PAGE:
Legal experts across the spectrum say that the 1/6 Committee has evidence of a Trump seditious conspiracy or other crimes.
Peter Baker of The New York Times tweeted:
Did Trump commit a crime? “This is the smoking gun,” Sol Wisenberg, a former deputy to Ken Starr, tells me about today’s hearing. “There isn’t any question this establishes a prima facie case for his criminal culpability on seditious conspiracy charges.”
— Peter Baker (@peterbakernyt) June 28, 2022
David Laufman, a former senior Justice Department lawyer now in private practice, said Hutchinson’s testimony “contained credible nuggets of information that would support” prosecutors viewing Trump as an investigative target in a seditious conspiracy investigation.
Former federal prosecutor Renato Mariotti said he thought Hutchinson’s information would more likely support an investigation into whether Trump could be charged with incitement to violence.
The Hutchinson testimony has shifted the conversation from whether Donald Trump committed a crime to what crime Donald Trump could be charged with?
In recent weeks, there has been growing evidence of an active DOJ investigation into the plot to overthrow the government. The Justice Department has focused on the fake electors scheme because filing the fake slate electors was a federal crime.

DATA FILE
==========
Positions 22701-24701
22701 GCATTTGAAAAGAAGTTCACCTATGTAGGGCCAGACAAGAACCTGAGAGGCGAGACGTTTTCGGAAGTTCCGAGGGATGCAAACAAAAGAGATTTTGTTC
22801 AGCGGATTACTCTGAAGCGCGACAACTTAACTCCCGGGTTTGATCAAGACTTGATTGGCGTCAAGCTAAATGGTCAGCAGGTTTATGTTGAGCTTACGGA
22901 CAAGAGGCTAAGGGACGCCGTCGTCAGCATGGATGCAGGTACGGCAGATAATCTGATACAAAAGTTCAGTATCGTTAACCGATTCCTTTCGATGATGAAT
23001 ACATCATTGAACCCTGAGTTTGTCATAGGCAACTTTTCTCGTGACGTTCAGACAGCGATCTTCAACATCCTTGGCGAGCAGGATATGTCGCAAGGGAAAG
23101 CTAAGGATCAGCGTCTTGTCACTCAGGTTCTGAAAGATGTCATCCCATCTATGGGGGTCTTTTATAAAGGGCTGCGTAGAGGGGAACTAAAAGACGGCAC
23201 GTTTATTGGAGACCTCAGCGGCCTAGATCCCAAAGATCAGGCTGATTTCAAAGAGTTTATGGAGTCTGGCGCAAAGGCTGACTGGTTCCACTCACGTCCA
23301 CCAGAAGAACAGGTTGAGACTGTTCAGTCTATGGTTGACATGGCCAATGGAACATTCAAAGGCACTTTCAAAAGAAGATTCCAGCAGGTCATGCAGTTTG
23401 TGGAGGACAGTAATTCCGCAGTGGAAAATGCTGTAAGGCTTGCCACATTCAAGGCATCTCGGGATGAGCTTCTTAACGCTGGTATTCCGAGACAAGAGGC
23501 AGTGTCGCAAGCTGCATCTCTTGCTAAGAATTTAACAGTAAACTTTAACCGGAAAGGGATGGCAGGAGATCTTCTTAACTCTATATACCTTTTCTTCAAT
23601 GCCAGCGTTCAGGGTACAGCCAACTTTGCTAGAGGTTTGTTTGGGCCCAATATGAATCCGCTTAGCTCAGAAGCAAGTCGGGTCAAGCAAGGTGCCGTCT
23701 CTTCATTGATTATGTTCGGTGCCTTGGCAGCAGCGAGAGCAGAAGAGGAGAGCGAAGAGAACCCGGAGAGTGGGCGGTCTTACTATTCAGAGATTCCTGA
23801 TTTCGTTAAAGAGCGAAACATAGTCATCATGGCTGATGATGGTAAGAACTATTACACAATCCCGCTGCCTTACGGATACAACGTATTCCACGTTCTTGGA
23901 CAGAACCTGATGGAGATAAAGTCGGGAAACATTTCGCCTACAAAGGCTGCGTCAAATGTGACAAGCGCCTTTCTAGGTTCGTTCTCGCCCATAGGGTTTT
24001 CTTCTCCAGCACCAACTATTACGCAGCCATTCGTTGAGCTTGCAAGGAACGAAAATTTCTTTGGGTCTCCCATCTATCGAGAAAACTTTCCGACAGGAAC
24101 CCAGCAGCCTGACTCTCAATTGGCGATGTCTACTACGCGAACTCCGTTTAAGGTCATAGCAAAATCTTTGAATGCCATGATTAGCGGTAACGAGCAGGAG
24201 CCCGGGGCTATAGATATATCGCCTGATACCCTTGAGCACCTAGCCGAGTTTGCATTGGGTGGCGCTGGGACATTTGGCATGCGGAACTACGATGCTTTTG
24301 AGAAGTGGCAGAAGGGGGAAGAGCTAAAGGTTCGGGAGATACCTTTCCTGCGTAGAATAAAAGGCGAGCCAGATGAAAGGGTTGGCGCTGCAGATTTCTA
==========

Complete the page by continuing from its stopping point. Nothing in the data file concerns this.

However, the 1/6 Committee has potentially much more criminal activity centered on the Oval Office. The Hutchinson testimony hurt Trump legally, but it also has done immense damage to any potential third run for the White House that he is considering.
The consensus among legal experts appears that the 1/6 Committee has compiled enough evidence against the former president to justify a criminal investigation.
Even if the legal standard for a conviction on seditious conspiracy can’t be met, there could be many other potential Trump crimes for federal prosecutors to choose from.
Mr. Easley is the managing editor. He is also a White House Press Pool and a Congressional correspondent for PoliticusUSA. Jason has a Bachelor’s Degree in Political Science. His graduate work focused on public policy, with a specialization in social reform movements.
Awards and Professional Memberships
Member of the Society of Professional Journalists and The American Political Science Association